In Profile: Jessica Westthorp
From carrying out vital airfield inspections, to managing capital projects, the life of an airport civil engineer is a busy one. We spoke to Adelaide Airport Civil Engineer Jessica Westthorp about her love of infrastructure and her future ambitions.
Can you explain your career journey so far?
I’ve always had an interest in maths and science and my love of infrastructure led me to study Civil Engineering at the University of Adelaide from 2009–2012. Following university, I became a site engineer working with a SA Civil Contractor. I had the opportunity to work on many different projects in the Adelaide metropolitan area and regional SA. Some of the projects included; reservoirs, wetlands, train stations and roads. In 2015 I applied for a job at Adelaide Airport. It seemed like an exciting and rare opportunity and my background in road construction appeared relevant to the position. To my surprise I was successful, and I accepted the role to commence with Adelaide Airport Limited in March 2015.
What does an average day look like for you?
It is not uncommon for me to get an early (around 7am) phone call relating to one of my projects, this could be a question about design, unknown underground services such as gas or power services that have been uncovered, or a request for me to inspect the site. Following any early call-outs, I normally spend the morning responding to emails – most of which relate to current or upcoming projects I am working on.
Mid-morning is the best time to get out and inspect the runways, taxiways and aprons as there are less aircraft movements between morning peak and the lunchtime turnarounds. I undertake inspections of these assets on an as-required basis but as a minimum I have scheduled monthly inspections. During these inspections I walk the pavements with assistance from the Facilities Maintenance team and we mark out and record any pavement defects which need maintenance treatment or further investigation. The findings from these inspections are collated and issued monthly to internal stakeholders and we try to plan maintenance work or other actions to occur in the following weeks/months.
During the afternoon I often find myself attending or running various meetings, which may include anything from risk assessments and design workshops to site meetings.
How do you stay up to date with the latest industry developments?
I currently take part in the AAA Pavements Working Group and have just joined the committee for the AAA Young Professionals which was announced in 2018. I regularly attend conferences and events, particularly pavement related events, and I find these very beneficial to the work I do.
What do you love most about your job?
I love that it is varied – there is never a shortage of work and I get the opportunity to get out of the office on a regular basis.
I often manage capital projects all the way from the concept through to the end of defects liability period, which can be challenging but rewarding.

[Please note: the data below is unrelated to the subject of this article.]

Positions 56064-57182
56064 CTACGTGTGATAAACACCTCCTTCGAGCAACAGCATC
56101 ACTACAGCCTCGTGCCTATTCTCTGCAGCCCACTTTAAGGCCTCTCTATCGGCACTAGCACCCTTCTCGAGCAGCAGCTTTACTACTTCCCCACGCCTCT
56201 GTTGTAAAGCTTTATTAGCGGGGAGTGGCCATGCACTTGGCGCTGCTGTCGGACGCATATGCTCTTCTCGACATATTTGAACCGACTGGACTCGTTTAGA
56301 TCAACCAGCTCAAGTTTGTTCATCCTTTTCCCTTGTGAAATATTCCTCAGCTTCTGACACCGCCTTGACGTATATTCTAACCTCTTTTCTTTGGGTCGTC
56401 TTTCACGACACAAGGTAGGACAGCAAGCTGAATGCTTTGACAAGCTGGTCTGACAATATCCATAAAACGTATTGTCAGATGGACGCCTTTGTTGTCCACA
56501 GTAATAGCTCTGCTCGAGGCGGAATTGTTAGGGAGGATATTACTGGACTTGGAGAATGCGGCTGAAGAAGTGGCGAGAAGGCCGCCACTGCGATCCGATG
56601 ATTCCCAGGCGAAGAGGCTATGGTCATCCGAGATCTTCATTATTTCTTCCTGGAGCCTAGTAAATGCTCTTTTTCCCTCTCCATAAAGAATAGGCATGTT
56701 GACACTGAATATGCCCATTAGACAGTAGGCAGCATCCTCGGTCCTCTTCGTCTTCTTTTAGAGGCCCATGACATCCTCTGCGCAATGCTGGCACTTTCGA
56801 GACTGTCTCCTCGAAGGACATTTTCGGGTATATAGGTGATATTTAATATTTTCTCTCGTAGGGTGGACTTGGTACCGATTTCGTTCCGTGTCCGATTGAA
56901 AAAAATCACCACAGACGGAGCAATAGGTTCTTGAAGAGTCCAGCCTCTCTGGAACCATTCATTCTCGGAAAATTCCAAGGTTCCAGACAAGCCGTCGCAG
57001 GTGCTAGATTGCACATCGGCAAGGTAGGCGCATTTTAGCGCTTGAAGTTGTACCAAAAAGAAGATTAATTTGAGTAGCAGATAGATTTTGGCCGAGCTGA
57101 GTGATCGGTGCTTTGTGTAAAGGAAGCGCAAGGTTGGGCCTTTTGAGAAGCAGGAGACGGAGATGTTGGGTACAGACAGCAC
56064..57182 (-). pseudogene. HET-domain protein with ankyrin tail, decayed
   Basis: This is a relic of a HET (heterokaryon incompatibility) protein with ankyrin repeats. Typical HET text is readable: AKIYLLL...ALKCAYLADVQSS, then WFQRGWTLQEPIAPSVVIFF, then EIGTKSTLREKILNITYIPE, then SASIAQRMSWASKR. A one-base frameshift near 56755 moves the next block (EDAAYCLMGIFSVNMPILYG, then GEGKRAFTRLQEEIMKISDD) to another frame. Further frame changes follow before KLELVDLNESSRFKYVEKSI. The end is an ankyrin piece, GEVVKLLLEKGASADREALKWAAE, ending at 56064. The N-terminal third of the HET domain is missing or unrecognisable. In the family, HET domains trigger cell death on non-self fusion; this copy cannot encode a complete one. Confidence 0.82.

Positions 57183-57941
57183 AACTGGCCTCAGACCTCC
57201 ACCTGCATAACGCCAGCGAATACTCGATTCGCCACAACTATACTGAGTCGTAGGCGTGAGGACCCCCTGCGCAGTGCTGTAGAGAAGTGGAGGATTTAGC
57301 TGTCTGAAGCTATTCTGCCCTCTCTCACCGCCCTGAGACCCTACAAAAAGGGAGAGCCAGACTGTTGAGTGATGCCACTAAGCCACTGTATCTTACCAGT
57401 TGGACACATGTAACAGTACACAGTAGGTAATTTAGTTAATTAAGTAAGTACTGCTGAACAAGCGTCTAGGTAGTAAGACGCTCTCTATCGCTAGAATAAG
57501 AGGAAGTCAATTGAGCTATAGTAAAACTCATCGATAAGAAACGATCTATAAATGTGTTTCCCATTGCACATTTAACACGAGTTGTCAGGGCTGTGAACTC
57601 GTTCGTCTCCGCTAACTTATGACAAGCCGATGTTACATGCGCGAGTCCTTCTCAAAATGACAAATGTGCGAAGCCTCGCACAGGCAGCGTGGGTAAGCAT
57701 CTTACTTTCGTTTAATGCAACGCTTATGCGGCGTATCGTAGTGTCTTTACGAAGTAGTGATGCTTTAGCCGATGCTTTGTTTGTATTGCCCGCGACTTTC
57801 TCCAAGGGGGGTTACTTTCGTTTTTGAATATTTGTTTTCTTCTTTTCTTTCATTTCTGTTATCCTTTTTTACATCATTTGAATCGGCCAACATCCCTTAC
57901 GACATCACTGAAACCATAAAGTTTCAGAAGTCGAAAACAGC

What is challenging about your job?
Every project I work on is different and you can never plan for everything. This can be difficult because I must be reactive and deal with issues as they arise in a timely and efficient manner. This application also applies to the pavement assets I manage – it can be very hard to predict the unknown. Timing is imperative in an airfield setting to ensure we can maintain aircraft operations.
What advice would you give to someone who wanted to be a civil engineer at an airport?
Becoming an engineer can take hard work, so be prepared to work hard throughout university and into your working life. My advice to anyone who wants to work in an airport would be to watch the industry closely, become familiar with an airport you would like to work at, do your research and to talk to someone who works there if possible. Airport Engineering is quite unique and in places like Adelaide, the opportunity may not come up very frequently so you will need to be ready for any opportunities that may arise.
What are your long-term career plans?
I am currently undertaking a Master’s degree in Pavement Technology, with an aim to have this completed by mid-2020. This will help me step into an airport engineering role, with a more specific focus on pavement design and management. Long term, I would love the opportunity to manage a team of engineers, continuing to work in the aviation industry.
Do you have any particular memorable moments in your career?
We had a pavement issue with one of our main taxiways last year over the Christmas break and needed some asphalt for overnight repairs. Unfortunately, all asphalt plants in Adelaide had already shut down and were undergoing routine maintenance. We managed to get an asphalt plant fired up in Port Lincoln and a driver willing to travel the 14-hour round trip for less than one tonne of asphalt!
This article was written for the Australian Airport Association’s Women in Airports Network – an online community to support the advancement of women across all aspects of airport operations.